- Add the cold heavy cream and cream cheese to the mixture. Then mix everything together once again with your hands, but just until the dough comes together.
- Knead the dough for just about a minute with the palm of your hand until it becomes smooth and is no longer crumbly. It's important not to overdo this step and knead the dough too much. It will come pretty together quickly. That's also why you should never use a mixer or food processor for this recipe.
- Form the dough into a disk, wrap it in plastic wrap, and then place it in the fridge to chill for at least one hour and up to overnight. The dough must be chilled properly before you can roll it out.
💡 Top Tip: You want to work fairly quickly when making the dough so that the ingredients stay nice cold, which is what makes the crust super flaky.
2. How to poach pears
This step takes no special skills, my Poached Pears explains how to both poach the pears and use them as a stand-alone dessert. Yet, in this case, we are going to poach them and use them as our fruit filling!
- Make the poaching liquid by putting the water, sugar, cinnamon sticks, whole cloves, and orange peel in a large saucepan and bringing it to a boil. Make sure the pan is big enough to hold all the liquid and the pears without overflowing.
- Peel the pears first and then cut them in half vertically.
- Put the pear halves in the hot poaching liquid in the saucepan. Then cook them for about 10 to 20 minutes on medium heat until they are tender. It's crucial that you do not overcook the pears. In fact, it's better to slightly undercook them.
- Place the cooked pears onto paper towels to soak up all the extra liquid. The pears need to be as "dry" as possible before adding them to the pie dough.
💡 Top Tip: To avoid overcooking the pears, remove them from the saucepan as soon as they are tender. If they sit in the hot poaching liquid they will continue to cook.
3. How to assemble
Galettes are actually pretty easy to construct if you just keep an eye on the temperature of the dough. That's the true key. The dough needs to be cold enough to work with so that it won't stick to the counter or tear, but not so cold that it breaks or crumbles.
There is a sweet spot when it comes to rolling out pie dough, but it's really easy to find once you get the hang of it. And the great thing about pie dough is that you can pop it in and out of the fridge as much as needed to find that spot.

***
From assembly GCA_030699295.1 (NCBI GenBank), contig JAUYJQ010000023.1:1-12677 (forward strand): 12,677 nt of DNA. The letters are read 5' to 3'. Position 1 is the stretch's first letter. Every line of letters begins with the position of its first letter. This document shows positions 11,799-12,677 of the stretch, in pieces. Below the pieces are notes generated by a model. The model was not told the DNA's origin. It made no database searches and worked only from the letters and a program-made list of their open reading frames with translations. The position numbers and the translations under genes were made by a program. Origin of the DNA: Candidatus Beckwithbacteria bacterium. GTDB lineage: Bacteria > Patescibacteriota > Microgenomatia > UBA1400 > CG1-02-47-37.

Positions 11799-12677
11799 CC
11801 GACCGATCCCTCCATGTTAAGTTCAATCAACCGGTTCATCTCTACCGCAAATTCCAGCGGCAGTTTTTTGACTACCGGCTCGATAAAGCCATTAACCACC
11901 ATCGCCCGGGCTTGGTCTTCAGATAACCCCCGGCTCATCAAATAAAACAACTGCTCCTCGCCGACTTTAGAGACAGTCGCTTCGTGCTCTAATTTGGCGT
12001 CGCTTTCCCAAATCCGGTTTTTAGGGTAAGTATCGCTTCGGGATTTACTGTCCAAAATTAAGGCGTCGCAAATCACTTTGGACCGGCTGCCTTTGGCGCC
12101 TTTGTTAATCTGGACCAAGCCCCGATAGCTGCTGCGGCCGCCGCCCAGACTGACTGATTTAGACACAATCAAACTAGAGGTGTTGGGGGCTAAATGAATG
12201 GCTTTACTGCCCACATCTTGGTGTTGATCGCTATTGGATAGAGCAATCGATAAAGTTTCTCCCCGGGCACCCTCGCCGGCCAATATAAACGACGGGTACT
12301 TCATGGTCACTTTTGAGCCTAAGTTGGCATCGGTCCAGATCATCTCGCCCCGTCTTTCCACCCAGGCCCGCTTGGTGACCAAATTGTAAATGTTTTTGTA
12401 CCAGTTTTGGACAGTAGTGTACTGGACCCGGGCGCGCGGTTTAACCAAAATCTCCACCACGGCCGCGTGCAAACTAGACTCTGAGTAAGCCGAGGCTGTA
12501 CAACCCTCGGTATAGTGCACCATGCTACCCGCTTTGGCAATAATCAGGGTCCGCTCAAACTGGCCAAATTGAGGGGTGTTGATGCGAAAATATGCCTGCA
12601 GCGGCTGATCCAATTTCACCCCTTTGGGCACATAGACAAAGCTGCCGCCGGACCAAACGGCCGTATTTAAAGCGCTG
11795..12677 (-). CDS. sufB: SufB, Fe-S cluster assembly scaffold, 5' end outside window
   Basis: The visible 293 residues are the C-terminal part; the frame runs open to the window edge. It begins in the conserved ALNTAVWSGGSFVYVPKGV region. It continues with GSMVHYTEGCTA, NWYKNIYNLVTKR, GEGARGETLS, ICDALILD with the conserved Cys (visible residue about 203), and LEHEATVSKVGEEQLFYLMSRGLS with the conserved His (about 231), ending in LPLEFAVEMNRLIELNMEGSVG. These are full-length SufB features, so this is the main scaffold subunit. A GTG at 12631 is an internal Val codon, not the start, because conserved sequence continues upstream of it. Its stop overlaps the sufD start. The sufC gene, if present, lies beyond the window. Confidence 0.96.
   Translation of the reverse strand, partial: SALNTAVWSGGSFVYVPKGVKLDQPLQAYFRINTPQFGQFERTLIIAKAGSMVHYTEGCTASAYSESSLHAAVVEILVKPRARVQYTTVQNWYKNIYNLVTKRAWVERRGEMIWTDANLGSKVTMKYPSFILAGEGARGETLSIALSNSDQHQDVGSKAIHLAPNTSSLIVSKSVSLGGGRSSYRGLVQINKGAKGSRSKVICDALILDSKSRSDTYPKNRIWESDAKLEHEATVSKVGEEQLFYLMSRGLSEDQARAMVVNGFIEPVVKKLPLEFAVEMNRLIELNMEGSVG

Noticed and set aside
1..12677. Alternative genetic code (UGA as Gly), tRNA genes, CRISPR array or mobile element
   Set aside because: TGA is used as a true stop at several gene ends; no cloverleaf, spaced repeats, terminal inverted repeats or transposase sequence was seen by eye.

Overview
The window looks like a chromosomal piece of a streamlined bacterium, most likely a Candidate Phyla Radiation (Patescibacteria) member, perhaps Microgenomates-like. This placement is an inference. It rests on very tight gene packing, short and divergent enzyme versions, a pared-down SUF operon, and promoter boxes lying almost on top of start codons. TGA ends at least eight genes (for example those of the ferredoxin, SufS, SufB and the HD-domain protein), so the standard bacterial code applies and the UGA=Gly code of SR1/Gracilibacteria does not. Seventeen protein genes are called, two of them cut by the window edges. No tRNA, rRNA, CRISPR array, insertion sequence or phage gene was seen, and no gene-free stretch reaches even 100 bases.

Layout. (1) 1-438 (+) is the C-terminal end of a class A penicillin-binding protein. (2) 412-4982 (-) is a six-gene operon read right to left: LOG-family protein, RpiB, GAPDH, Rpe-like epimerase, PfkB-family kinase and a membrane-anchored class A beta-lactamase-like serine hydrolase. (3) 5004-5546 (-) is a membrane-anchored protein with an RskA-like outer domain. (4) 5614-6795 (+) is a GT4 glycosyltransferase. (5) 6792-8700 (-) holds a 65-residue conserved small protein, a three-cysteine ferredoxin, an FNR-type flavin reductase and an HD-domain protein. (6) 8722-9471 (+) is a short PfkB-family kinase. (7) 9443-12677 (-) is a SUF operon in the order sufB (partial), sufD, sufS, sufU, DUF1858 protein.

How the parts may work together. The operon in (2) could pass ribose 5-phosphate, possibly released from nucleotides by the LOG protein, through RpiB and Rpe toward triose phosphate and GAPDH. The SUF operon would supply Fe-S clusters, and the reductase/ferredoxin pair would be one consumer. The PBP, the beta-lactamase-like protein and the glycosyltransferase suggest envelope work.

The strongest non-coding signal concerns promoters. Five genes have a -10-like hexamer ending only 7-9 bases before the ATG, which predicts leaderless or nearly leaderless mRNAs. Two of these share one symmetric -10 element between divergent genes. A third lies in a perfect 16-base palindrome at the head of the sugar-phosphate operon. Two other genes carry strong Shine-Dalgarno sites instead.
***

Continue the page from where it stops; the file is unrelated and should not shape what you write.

- Remove the chilled pie dough from the fridge and place it on the kitchen counter to rest for a few minutes to warm up just a bit.
- Use a rolling pin to roll the dough out between 2 silicone baking mats to form a circle. But if you prefer, you can also roll the dough out on the same parchment paper you will use later to bake it on. Also note, the dough itself should be cold enough to keep it from sticking, so you don't need to add any flour. However, if it does stick that means you need to chill it a bit before trying to roll it out.
- Sprinkle the pie dough with almond flour to prevent a soggy bottom. You can also use other nut flours like hazelnut if you like.
- Cut the pear halves into thin slices and then carefully place each pear on top of the dough using an offset spatula. It's important that when you move them that the slices remain uniformly stuck together.
- Neatly place the walnuts around the pears if you are adding them. This step is optional.
- Very gently and tightly fold the edges of the dough over the filling all the way around the galette. You want to complete this step within 1 to 2 minutes so the dough doesn't start getting too warm from your hands. However, you also don't want it to break at all during this process. So be extra careful. Then apply a light egg wash to add a bit of shine to the crust. If you aren't sure how to apply egg wash, don't worry! Just take a peek at my egg wash guide and you'll be all set.
- Put the unbaked galette into the freezer to chill for about 10 to 15 minutes. Then preheat your oven to 200 C / 392 F (no fan) to get it ready for baking.
💡 Top Tip: To prevent a soggy bottom you must put something like almond flour between the fruit and the pie dough to absorb the excess moisture. However, if you have a nut allergy, semolina makes a great substitution.
4. How to bake
As with all pastry, your oven must be preheated for at least 10 minutes before placing the galette in to bake. Not doing so will impact both the cooking time and the final outcome.
- Transfer the fresh pear galette to the oven to bake for 30 minutes or until the edges of the crust are golden brown in color and the bottom is fully baked.
- Allow the galette to cool on the pan for a few minutes before moving it to your serving dish and serve warm.
💡 Top Tip: Only cut the galette after it cools to room temperature and the pears and crust have had a little time to set.
🎓 Expert tips
- For the richest buttery crust use European-style unsalted butter with 82% fat content.
- The butter, cream cheese, and heavy cream must be very cold at all times when making the dough. So if at any point the dough begins to warm up too much or gets soft, you need to chill it for a few minutes before you can continue.
- Knead the dough carefully to avoid overworking it or making it too warm. And never use a mixer or food processor to make this crust.
- When you assemble the galette do it quickly to prevent the dough from getting too warm from your hands.
- Dust the dough with almond flour before adding the pears to prevent a soggy pie bottom.
- Choose pears that are all about the same size and equal in ripeness for even cooking. The best pear choices are Bosc and Anjou. Never use Barlett pears as they are far too soft.